Wednesday, June 30, 2010

June Busy Blogfest

So we come to the last day of June and the end of the June Busy Blogfest.

My achievements
30 films (including On the Waterfront at the Art Gallery of NSW tonight)
Knitting - not quite finished Hoodie - 2 pattern repeats left 1 before decreases.
Spinning - 2 50g skeins laceweight + 3/4 bobbin

One New Film Club #12StepFC - whose first official meeting was at the AGNSW tonight - Free Films)
A group of film lovers from the Sydney Film Festival who connected via Twitter.

More passion for my blogging
More passion for film
A love of my knitting
A conviction that socks are the best Film Festival Knitting projects!
Much anticipation for the Bendigo Sheep and Wool Show.

I hope you have enjoyed June and I think you can expect more regular blogging from me.

Tuesday, June 29, 2010

Instant Knitting

With the onset of really cold weather in Sydney comes the lusting for warm knitted items.

Hats, flip top fingerless mittens a vest and can I just finish the hoodie already!

Want to knit them and be wearing them already. Has anyone invented instant knitting?

Monday, June 28, 2010


Can you believe I still haven't finished the Hoodie.
Why not?

My hands have been distracted by work (typing) and spinning (awesome for thinking).
My head has been distracted by work.
We have a rather impressive presentation to do tomorrow (which may be followed by a heap of work over the next month). Lots of thinking, lots of writing, lots of thinking, lots of re-writing. The odd rehearsal.

So I still have about 10 inches of knitting to complete. I am hoping before Thursday night.
Thinking of distractions I was reminded of the song by Gangajang and distracted myself by trying to find it (unsuccessfully) on You Tube

I leave you with the most recognisable of their tunes Sounds of Then (Most of you will call this "This is Australia").


Saturday, June 26, 2010

A Picture A Picture...Costumes, Yarn and That Hoodie

Susie Hoodie onto the Hood. Hopefully today.

Last installment in Black Japan Club Silken Thread in Samurai Sword (plus hand-made glass button)

Lastly - that costume.
So the check hand sewn black and white strips.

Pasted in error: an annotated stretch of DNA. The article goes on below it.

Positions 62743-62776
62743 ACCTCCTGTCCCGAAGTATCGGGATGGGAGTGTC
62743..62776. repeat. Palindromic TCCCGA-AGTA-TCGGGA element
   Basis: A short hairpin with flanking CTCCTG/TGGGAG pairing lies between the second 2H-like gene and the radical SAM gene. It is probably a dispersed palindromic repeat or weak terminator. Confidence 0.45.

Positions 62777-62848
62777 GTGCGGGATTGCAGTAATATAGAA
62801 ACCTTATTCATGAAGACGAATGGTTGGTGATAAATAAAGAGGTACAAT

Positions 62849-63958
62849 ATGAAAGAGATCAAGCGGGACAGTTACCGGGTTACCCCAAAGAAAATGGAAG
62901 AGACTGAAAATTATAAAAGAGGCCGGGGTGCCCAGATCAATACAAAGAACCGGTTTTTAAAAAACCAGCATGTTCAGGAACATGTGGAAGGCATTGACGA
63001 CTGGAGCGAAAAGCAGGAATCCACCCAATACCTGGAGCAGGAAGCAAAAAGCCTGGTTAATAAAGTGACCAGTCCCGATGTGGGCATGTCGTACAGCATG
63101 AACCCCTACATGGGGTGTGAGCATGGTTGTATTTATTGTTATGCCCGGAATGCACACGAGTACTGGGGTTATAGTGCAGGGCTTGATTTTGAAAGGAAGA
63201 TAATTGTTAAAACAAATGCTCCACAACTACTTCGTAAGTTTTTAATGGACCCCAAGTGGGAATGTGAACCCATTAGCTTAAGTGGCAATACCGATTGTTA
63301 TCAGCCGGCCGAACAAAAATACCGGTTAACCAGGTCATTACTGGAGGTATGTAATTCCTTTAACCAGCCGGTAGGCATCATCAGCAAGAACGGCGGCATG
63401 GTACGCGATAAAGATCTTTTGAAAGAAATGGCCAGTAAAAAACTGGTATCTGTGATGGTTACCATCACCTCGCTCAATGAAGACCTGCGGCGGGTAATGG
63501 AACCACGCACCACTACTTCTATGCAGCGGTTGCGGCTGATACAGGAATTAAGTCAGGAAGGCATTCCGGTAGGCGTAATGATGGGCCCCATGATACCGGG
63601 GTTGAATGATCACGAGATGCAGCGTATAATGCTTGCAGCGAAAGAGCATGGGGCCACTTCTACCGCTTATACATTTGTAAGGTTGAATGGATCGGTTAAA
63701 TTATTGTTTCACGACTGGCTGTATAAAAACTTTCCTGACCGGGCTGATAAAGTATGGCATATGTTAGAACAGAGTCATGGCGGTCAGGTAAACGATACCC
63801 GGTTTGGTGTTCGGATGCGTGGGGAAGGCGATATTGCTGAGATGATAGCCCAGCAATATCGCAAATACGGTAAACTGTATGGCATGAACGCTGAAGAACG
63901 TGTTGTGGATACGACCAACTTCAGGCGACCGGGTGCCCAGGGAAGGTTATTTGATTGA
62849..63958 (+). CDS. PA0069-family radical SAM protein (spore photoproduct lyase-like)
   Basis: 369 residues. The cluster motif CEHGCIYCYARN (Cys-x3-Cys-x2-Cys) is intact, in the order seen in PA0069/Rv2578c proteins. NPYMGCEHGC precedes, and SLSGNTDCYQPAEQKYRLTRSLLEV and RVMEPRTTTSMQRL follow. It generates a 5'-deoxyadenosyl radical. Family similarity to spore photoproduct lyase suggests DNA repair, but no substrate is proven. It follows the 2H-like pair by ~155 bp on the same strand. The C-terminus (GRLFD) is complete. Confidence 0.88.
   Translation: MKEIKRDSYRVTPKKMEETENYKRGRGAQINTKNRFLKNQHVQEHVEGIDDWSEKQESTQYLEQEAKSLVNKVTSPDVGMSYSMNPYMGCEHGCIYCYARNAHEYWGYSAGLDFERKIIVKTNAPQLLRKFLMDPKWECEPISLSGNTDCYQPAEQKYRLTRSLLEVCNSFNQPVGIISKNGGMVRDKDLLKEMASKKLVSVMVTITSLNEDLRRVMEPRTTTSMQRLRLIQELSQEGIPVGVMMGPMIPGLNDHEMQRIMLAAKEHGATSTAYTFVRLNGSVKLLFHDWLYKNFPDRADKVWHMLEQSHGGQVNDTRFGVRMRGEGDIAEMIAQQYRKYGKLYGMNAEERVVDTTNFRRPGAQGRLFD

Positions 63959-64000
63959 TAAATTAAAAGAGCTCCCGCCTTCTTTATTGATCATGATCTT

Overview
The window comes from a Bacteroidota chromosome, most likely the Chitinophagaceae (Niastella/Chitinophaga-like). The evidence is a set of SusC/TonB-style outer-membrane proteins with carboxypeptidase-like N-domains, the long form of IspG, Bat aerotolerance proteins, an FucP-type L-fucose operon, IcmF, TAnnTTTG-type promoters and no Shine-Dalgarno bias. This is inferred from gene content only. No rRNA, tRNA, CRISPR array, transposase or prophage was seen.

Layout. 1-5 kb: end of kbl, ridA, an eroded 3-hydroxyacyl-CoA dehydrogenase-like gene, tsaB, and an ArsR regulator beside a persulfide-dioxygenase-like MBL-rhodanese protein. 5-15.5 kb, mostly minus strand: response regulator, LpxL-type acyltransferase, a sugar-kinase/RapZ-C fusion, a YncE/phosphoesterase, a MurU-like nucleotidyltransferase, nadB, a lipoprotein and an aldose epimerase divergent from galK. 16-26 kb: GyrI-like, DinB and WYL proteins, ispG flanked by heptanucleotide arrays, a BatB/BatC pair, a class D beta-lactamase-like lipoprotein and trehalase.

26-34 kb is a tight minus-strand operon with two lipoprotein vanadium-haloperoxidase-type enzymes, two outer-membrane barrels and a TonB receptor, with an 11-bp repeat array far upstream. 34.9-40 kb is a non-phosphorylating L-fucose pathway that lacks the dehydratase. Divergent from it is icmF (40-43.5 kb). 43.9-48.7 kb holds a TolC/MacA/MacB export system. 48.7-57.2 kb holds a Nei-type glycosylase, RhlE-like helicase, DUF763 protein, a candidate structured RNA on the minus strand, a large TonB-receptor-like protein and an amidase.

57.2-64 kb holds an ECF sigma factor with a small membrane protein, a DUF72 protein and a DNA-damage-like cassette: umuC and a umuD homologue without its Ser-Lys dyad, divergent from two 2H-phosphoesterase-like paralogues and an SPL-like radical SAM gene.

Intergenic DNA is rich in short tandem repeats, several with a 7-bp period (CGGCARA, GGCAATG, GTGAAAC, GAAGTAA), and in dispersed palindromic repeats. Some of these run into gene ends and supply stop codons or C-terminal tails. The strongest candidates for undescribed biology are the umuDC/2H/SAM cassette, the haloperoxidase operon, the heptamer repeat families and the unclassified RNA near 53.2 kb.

All the gold edges were sewn on
He did a good job.

Late Blogging - I've been Knitting

In amongst the standard weekend activities watching the AFL (Go Pies!), shopping, procrastinating about cleaning, minimal cleaning, I have been knitting.

I have just gotten to the hood of the Susie hoodie which means just fifteen and half inches on 111 stitches. I am definitely on the downhill stretch. Hopefully all ready for grafting and blocking tomorrow.

Spinning: 10 hours 2.5 Bobbins (2 skeins of single Merino and half a bobbin of Optim)
Knitting: Total 515 Rows (i had to do the math) Measurement 2x 17 inch arms 1 x 32 inches of body.
Films: 29

I did rewatch American Graffiti and Do The Right thing on Foxtel today. I love both these movies for different reasons. American Graffiti has great music, great styling and does a wonderful job of capturing that last night before going to college life-changing events. It also has a great cast (many of whom have done amazing things since- Ron Howard, Richard Dreyfus, Harrison Ford). Do The Right Thing was the first Spike Lee "Joint" I watched. I saw this originally in the 89-90 Summer release in Australia. The eighties clothes are spot on for the colours and styles popular at the time. The build up of racial tensions in the course of a long hot summer day is as tense and enthralling on subsequent watchings. Danny Aiello and John Turturro are fantastic as the father and son running the pizza parlour.

Friday, June 25, 2010

The Power of Social Networking

Life takes some interesting turns.

During the Sydney Film Festival I had heaps of fun following a number of instant reviews and general commentary on Twitter. I was lucky enough to find some articulate, funny and intelligent reviewers who happily shared their thoughts and began to interact and respond to each other over the festival.

With the interaction continued as a result of the abrupt closure of the Palace Academy Twin Cinema.. It has now evolved in to a spin-off film club of sorts with some meet-ups planned for the next few weeks. I am really looking forward to it.

Alas - I am unable to make the first meeting which is a farewell to the Academy Twin.

Thursday, June 24, 2010

New PM - Julia Gillard

Today a massive change occured in Australian Politics.

In case you haven't heard (and I am sure you have) Julia Gillard is the new Australian Prime Minister. Our first ever female PM and only the second time a prime minister has been replaced through party room machinations in office.

It has been met with much positive response (especially from women - even those from the other side of politics) it has also been met with a lot of negative response - a little sad.

My feelings are like many others absolutely delighted, incredibly optimistic but also a little pessimistic. There are the nay-sayers because she is a woman, nay-sayers because she wasn't elected (Well she was by her electorate just like Kevin was!) nay-sayers as she is unmarried.